How long it may take MySQL with Innodb tables to shut down ? It can be quite a while.
In default configuration innodb_fast_shutdown=ON the main job Innodb has to do to complete shutdown is flushing dirty buffers. The number of dirty buffers in the buffer pool varies depending on innodb_max_dirty_pages_pct as well as workload and innodb_log_buffer_size and can be anywhere from 10 to 90% in the real life workloads. Innodb_buffer_pool_pages_dirty status will show you the actual data. Now the flush speed also depends on number of factors. First it is your storage configuration – you may be looking at less than 200 writes/sec for single entry level hard drive to tens of thousands of writes/sec for high end SSD card. Flushing can be done using multiple threads (in XtraDB and Innodb Plugin at least) so it scales well with multiple hard drives. The second important variable is your workload, especially how dirty pages would line up on the hard drive. If there are a lot of sequential pages which are dirty Innodb will be able to use larger size IOs – up to 1MB flushing dirty pages which can be a lot faster than flushing data page by page.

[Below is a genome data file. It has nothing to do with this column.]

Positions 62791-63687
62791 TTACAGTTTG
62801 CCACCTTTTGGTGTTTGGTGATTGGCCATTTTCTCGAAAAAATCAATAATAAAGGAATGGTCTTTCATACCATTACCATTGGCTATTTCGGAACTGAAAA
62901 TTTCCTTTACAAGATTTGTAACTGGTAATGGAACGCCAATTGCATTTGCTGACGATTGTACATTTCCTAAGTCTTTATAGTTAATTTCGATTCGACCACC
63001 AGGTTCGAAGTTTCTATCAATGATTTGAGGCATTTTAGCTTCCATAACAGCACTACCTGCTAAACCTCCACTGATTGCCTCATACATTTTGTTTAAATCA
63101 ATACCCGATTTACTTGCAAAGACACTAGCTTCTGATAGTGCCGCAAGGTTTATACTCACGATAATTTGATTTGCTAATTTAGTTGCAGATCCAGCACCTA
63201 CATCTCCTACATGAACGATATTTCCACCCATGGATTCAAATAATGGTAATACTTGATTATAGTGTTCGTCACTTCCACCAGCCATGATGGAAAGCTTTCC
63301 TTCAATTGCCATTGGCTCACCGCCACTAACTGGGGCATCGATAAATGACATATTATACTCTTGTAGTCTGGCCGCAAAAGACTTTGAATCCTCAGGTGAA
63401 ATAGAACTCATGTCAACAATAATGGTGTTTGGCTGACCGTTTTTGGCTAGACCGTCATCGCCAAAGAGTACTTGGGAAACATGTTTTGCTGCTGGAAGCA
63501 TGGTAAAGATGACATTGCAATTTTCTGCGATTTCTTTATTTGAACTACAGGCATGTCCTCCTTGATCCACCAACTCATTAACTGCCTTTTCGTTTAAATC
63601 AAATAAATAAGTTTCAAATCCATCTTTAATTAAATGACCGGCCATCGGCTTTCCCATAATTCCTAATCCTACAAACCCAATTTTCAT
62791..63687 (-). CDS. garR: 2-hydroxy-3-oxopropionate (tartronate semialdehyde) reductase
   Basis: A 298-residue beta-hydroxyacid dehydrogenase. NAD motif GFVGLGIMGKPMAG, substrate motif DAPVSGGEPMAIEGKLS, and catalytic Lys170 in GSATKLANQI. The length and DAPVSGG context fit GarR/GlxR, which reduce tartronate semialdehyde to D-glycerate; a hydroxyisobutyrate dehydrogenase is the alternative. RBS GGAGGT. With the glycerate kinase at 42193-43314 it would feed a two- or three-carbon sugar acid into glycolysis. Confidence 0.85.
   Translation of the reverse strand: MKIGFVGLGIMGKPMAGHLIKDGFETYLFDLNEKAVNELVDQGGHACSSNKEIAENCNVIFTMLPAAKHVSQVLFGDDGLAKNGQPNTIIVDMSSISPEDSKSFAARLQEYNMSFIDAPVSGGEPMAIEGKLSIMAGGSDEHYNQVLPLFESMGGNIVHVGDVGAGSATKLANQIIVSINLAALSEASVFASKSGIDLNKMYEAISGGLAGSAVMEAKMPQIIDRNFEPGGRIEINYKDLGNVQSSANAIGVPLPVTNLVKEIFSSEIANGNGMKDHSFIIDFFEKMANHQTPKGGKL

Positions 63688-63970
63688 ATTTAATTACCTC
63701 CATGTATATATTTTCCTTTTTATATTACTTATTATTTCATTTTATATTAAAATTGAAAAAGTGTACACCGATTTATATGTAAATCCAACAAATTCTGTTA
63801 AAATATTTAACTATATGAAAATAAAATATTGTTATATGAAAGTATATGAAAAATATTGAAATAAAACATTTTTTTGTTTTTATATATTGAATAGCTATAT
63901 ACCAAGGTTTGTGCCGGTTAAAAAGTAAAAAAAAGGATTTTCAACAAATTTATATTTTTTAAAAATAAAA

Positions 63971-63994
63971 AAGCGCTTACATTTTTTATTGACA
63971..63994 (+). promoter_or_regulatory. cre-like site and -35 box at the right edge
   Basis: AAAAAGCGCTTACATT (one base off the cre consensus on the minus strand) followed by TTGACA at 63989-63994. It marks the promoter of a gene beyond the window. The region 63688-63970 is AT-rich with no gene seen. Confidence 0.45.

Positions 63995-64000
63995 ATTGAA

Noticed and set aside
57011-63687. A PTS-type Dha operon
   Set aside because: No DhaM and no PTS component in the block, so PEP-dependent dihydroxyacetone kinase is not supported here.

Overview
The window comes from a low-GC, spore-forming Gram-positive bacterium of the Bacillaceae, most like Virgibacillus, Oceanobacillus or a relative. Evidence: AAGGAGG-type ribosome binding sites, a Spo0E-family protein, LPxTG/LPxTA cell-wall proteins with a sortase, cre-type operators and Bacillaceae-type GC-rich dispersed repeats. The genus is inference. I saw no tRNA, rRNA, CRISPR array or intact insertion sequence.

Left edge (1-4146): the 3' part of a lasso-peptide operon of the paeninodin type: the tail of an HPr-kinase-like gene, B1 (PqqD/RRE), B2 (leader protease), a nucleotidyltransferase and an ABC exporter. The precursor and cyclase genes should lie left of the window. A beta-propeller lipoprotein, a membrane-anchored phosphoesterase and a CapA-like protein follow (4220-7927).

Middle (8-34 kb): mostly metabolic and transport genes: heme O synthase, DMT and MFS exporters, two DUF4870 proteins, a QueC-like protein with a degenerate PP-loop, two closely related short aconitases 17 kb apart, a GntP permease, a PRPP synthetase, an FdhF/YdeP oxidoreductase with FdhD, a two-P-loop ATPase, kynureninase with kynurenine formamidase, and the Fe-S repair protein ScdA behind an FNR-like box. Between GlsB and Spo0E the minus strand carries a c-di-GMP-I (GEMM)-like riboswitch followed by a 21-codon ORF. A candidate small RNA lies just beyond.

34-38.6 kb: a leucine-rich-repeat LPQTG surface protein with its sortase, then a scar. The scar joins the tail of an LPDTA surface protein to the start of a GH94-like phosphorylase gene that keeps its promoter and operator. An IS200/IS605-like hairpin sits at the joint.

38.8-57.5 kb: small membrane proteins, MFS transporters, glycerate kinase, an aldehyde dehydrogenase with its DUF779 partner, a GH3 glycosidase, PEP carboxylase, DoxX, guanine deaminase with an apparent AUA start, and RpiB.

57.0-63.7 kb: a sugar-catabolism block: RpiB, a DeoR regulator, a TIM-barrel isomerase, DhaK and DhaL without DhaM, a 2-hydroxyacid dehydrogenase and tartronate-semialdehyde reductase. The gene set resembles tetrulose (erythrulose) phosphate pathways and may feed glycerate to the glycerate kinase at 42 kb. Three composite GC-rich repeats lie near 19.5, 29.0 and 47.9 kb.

So if we have system with single hard drive doing 200 IO/ssc, 48G buffer pool which is 90% dirty and completely random page writes we’ll look at 13500 seconds or about 5min per 1GB of Buffer pool size.
This is worse case scenario though it is quite common in practice to see shutdown time of about 1min per GB of buffer pool per hard drive.
Baron has written a nice post how to decrease innodb shutdown time which you may want to read on this topic.